COVID-19: A virus that has shaken the world

null COVID-19: A virus that has shaken the world

COVID-19: A virus that has shaken the world

Suddenly, we found ourselves in unprecedented circumstances. Only a short while ago, the world was seemingly under the control of human beings.

Popular themes centred around everything from globalisation to climate change, from human rights to the power of social media, from space travel to the dilemma of mass immigration, to name just a few. Not many among us could contemplate the threat from an invisible enemy 5 million times smaller than the size of a human.

Yet almost overnight, we were torn away from the reality – or the illusion of it – that surrounded us, and we stepped into a fearful, totally unknown and distressing situation where social and economic panic were palpable in all areas and levels of human society across the globe. People wearing respirator masks, doctors and nurses with protective clothing, masks and glasses, and the word ‘quarantine’ had jumped from the history books straight into our everyday conversation. The peak of COVID-19’s Gaussian distribution curve became a nightmare, and the extremely sad sight of military trucks carrying dead bodies, the public fighting for toilet paper, and empty cities and squares were akin to scenes from José Saramago’s novel “Blindness”.

Billions of people had to accept a tough lesson: that we can’t control our lives the way we had hoped, and that life doesn’t always go as planned.
As in any crisis, the light and hope started twinkling in the middle of this horrible darkness. Drawing strength from the power of music and art, quarantined people started singing from their balconies to show empathy, solidarity, belonging and humanity, and shared their beautiful emotions with others around the world thanks to modern technology. The health system and its professionals – and their incredible effort – became the centre of people’s attention. Stories like the elderly priest – who died from the coronavirus after refusing a ventilator so that a younger patient could use it instead – demonstrated how the ability to share and give is the greatest of human gifts. Hopefully, this and countless other moving stories will plant the seeds of life, and forever remain in our collective memory in the post COVID-19 era.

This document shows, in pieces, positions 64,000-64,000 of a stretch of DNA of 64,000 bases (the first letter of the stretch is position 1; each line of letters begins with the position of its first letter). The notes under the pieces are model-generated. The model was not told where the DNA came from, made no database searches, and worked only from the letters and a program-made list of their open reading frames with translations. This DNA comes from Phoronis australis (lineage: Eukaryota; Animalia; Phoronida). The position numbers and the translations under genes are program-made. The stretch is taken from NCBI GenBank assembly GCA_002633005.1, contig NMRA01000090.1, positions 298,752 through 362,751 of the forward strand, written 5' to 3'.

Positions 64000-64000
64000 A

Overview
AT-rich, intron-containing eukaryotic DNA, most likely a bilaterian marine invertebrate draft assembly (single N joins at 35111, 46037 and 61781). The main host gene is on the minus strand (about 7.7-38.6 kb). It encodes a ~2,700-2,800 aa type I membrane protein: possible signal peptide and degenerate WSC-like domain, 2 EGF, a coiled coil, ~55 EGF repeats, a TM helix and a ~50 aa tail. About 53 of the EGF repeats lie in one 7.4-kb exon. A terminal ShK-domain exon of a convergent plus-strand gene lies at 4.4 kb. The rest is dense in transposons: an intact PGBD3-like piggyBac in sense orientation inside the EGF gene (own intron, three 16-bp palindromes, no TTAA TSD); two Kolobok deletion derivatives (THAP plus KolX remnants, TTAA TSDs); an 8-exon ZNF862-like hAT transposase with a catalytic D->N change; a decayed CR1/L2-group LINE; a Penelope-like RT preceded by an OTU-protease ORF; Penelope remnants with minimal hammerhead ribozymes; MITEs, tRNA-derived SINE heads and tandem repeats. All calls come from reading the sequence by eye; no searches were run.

We are still in the middle of the COVID-19 crisis, and playing our part in the struggle against the contagion is currently one of the most important responsibilities that we all share. However, we have already gained some invaluable experience that we can carry into the post¬–COVID-19 world: science and knowledge, responsible democracies and social systems with the courage to act, and advanced healthcare systems. Transparency and mutual trust are highly precious in this time of crisis because they promote confidence, a sense of safety – and help save people’s lives.

Inevitably, this uncertain and troubled period will pass, and we will eventually find that COVID-19’s deadly threat has receded. Though it may not be easy for us, we have time now to pause and listen to our inner voice and mind. The history of mankind over thousands of years tells us that our shared humanity will help us find the way forward, though our shaken world will somehow be essentially different.

Therefore, this 800 year old poem from Saadi Shirazi could be a fresh source of inspiration for us:

All human beings
are members of one frame,
Since all, at first, from
the same essence came.
When time afflicts
a limb with pain
The other limbs
at rest can’t remain.
If thou feel not
for other’s misery
A human being is
no name for thee.


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